Killarney - La Cloche Silhouette Trail

Data 2011-09-17
Dystans 76.8 km47.7 mi
Czas 1 dzień 6h:51m
Zdjęcia 30

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Wykres (Kółko myszy powiększa)

Historia

Preliminary Discussion

Planning for the annual trip this year surrounded possibly
doing the WCT primarily, however due to various conflicts and other things that
cropped up this was deemed not doable this year.  So a more local destination was decided upon.  Ideally, this was going to be La Mauricie’s
Laurentien Trail, however this was moved when we discovered that camp fires are
prohibited (http://www.pc.gc.ca/pn-np/qc/mauricie/activ/activ7.aspx)
in the park (note that it appears this is very common in National Parks in the
east) .  After all of this we ultimately decided
on Killarney’s La Cloche Silhouette Trail. 
The reasons being that the distance @ 77 km is similar to the WCT and as
always the trail is back country and rugged.  
This would give us some ability to truly discover how many kilometers we
could comfortably do day after day and also get a firm idea of the necessary
food that we need to keep going day after day.

So with all of the plans for timing and location complete we
did all of the normal preparation for the trip and up until the end we though
the 3 of us would be heading out.  When I
called to book the sites though I unfortunately got a surprise, the camp sites
we were looking for were not available. 
As such rather than the meandering ~10 km per day we ended up with a
couple of 15 km days on the plan.  In the
end this turned out for the better.  I
was a little concerned when this happened, as I didn’t expect the trail to be
this busy at this time of year and since coming back from the trip I am not
entirely certain why so many sites were not available as we saw only a couple
of other hikers. Unfortunately this year Crazy Horse had to pull out at the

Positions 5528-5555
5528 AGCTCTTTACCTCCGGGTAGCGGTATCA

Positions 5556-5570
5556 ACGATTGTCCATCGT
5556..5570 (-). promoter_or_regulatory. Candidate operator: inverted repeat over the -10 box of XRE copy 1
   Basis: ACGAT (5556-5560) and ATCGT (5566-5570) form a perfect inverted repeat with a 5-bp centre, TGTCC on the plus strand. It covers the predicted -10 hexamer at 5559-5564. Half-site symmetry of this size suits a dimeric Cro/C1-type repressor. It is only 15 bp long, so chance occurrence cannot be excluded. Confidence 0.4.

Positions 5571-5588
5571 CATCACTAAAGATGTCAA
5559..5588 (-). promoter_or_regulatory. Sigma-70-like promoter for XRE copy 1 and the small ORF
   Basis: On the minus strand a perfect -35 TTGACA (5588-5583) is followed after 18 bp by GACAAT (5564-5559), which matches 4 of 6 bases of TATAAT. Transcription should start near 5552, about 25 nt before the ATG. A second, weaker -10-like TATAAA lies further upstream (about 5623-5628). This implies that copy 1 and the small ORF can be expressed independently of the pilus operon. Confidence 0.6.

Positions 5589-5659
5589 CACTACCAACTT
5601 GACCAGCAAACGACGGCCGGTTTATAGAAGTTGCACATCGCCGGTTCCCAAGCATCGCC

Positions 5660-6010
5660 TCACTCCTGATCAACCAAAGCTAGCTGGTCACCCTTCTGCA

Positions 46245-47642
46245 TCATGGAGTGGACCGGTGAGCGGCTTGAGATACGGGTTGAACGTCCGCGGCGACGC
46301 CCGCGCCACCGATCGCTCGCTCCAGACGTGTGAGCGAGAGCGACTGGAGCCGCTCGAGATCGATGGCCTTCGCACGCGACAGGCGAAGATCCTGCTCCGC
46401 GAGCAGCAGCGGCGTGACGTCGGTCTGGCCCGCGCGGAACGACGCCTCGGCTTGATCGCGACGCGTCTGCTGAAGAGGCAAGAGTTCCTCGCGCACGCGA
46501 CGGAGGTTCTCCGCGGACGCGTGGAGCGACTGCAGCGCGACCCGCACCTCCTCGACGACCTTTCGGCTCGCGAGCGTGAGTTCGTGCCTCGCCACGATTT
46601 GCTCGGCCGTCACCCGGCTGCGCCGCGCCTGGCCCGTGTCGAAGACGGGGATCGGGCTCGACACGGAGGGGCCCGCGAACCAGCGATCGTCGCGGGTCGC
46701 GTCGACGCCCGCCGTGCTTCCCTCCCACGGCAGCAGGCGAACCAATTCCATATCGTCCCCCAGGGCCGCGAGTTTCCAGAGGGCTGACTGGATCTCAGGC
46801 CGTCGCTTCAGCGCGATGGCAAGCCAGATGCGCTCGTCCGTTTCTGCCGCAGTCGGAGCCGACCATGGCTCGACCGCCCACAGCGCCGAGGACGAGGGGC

last second leaving only Sicilian and MulderX (me) pulling the weight for the
team.

Saturday, Sept 17, 2011

Daily Log:
Drive To Killarney: 6 am – 10:30 am
Hike Time: 12 pm – 2:20 pm
Distance:  7.5 km @ 3 km/hr
Weather:  Sunny
Temperature: Max 17°C, Min 2°C
Wind: breezy
Rain: N/A

Day 1 was just a short day as is normal for us.  We usually prefer this since the first day
has 2 special items.  One is travel to
the location, which usually entails an early morning and the other is our
traditional steak (and this year beer) . 
In any case the weather was nice and the trail is fairly flat and treed
in this, the Baie Fine Section.  Of note
on this day, we saw a deer which seemed quite comfortable with us around, and
met up with another couple of hikers who were traveling a bit slower than us,
but going much further.  The campsite
(H5) was nice, but it was my first experience with a “dead lake”, the water
being crystal clear, but no Fish and no Loons.

Sunday, Sept 18, 2011

Daily Log:
Hike Time: 9 am – 3 pm
Distance:  15.2 km @ 2 km/hr
Weather:  Sunny
Temperature: Max 19°C, Min 3°C
Wind: NNE @ 35 km/hr
Rain: N/A

Day 2 was our first longer than expected day @ 15 kms.  Again the trail is fairly basic and flat
here, but you do get the first real climb and descent of the trail at the end
of the Baie Fine Section when following the old logging road between Baie Fine
and Threenarrows Lake.  After the climb
and the skirts around the dam you enter the Three Narrows Section of the trail.  Again this is all quite flat and basically
just skirts Threenarrows Lake, which we did until reaching campsite H18.  It is a reasonable campsite, but a little
open and the statement in the guide book which says “steep water access” is an
understatement.

Monday, Sept 19, 2011

Daily Log:
Hike Time: 8:30 am – 3:30 pm
Distance:  17.8 km @ 2 km/hr
Weather:  Rainy & Windy
Temperature: Max 15°C, Min 7°C
Wind: NNE @ 37 km/hr
Rain: 16.4 mm

Day 3 was supposed to be the worst part of the trail and the
Silhouette didn’t disappoint.  We started
out the day in a fair bit of sunshine, however by 11 am, the rain was well
underway, which was around the time we are entering the real La Cloche
Silhouette trail, the Hansen Section. 
Ideally this would have been great since after crawling up the sides of
the mountains would have been met with beautiful views, but this was not to be
today.  Instead we got to walk in rain
and wind across the peaks and ridges. 
The by the time we arrived at the campsite we were thoroughly soaked and
so was any piece of gear which could absorb water.  This was even worse for Sicilian as somewhere
along the trail he lost his pack cover and as you can see from the pictures
needed to use his tarp to cover his pack when necessary afterwards.  The campsite (H33) was my favorite along the
trail, very secluded and picturesque.

Tuesday, Sept 20, 2011

Daily Log:
Hike Time: 11 am – 1:45 pm
Distance:  6.6 km @ 2 km/hr
Weather:  Sunny & Damp
Temperature: Max 22°C, Min 6°C
Wind: breezy
Rain: N/A

Day 4 was started with a gorgeous morning at the lake and